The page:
The Imperial History of the American Revolution

North America, and the West Indies; a new map

Summary

Most re-evaluations of the American Revolution remain firmly American-centred. While the American Revolution is generally acknowledged to be an event with global consequences and an event that needs to be located within an Atlantic World context, not that many works in the large scholarship on this event look at the American Revolution from the perspective of other places than the Thirteen Colonies that from 1776 became the United States of America. One way of looking at the American Revolution which has a venerable heritage, going back to the works of Charles Andrews in the early twentieth century, is to see it as an imperial conflict within the British Empire.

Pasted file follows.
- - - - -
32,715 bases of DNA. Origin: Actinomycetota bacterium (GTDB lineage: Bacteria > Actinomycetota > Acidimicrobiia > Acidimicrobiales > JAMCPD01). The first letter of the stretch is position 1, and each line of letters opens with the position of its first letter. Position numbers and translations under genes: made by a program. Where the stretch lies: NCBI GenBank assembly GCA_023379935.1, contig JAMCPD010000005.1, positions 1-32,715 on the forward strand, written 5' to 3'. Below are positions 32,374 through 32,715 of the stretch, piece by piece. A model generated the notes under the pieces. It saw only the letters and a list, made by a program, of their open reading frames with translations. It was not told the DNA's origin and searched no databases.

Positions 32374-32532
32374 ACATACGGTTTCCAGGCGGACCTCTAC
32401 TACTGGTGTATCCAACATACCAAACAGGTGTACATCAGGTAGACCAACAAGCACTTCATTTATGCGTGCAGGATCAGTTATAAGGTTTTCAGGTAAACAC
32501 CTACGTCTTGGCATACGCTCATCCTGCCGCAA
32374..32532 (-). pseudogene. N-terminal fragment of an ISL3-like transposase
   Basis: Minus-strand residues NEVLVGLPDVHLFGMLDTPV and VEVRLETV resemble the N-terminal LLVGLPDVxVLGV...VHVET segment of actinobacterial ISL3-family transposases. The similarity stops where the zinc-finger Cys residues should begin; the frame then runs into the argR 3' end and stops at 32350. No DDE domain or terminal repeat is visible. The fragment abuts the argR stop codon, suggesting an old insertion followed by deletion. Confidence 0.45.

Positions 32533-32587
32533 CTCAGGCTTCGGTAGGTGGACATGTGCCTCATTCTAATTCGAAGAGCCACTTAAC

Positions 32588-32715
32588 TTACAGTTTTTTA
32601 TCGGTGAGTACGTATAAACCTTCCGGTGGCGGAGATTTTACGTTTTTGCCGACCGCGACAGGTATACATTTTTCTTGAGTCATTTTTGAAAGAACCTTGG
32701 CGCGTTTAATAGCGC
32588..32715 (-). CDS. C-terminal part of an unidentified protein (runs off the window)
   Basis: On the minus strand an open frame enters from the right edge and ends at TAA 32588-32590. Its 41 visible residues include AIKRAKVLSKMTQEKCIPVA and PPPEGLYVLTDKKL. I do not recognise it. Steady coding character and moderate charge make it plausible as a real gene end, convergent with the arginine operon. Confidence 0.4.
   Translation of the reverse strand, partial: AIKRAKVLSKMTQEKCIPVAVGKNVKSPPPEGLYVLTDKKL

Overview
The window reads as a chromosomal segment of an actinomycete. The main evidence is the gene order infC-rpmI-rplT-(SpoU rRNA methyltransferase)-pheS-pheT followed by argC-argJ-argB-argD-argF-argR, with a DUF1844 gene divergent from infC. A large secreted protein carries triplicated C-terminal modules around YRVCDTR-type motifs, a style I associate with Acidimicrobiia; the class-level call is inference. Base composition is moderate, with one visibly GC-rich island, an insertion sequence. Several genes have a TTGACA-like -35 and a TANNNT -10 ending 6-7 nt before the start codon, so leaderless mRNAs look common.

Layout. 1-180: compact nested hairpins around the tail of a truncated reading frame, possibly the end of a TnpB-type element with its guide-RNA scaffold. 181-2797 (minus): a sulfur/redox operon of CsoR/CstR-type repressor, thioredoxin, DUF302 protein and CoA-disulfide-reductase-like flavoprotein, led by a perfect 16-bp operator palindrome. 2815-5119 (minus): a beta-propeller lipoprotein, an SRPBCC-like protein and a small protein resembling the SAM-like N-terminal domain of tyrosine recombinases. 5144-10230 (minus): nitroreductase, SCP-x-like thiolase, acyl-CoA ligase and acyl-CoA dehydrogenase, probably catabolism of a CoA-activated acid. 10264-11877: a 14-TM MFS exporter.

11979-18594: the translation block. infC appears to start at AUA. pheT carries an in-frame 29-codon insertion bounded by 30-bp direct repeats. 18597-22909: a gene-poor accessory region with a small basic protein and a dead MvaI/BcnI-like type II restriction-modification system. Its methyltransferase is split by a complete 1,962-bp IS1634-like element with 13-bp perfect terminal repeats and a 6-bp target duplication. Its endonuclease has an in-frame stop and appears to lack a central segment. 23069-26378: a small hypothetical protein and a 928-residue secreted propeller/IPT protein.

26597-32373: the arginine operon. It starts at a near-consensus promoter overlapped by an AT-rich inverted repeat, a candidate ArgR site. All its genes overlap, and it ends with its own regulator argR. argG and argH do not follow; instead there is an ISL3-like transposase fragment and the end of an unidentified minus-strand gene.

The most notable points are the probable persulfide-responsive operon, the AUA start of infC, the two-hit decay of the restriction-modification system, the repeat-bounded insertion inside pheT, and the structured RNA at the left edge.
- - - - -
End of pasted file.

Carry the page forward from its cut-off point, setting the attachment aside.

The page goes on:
This project adds to the exciting literature on the American Revolution by highlighting the imperial aspects of the American Revolution. The ambition is to deepen our understanding of the larger global contexts within which the American Revolution fits in the light of new scholarship on empire, the American Revolution, the Atlantic World, and global history.

Investigators

Professor Trevor Burnard (The University of Melbourne)

Andrew O'Shaughnessy (Monticello, VA)

Image: Carington Bowles. North America, and the West Indies; a new map, wherein the British Empire and its limits, according to the definitive treaty of peace, in 1763, are accurately described, and the dominions possessed by the Spaniards, the French, & other European States. The whole compiled from all the new surveys, and authentic memoirs that have hitherto appeared 1774 (detail) Library of Congress. Public domain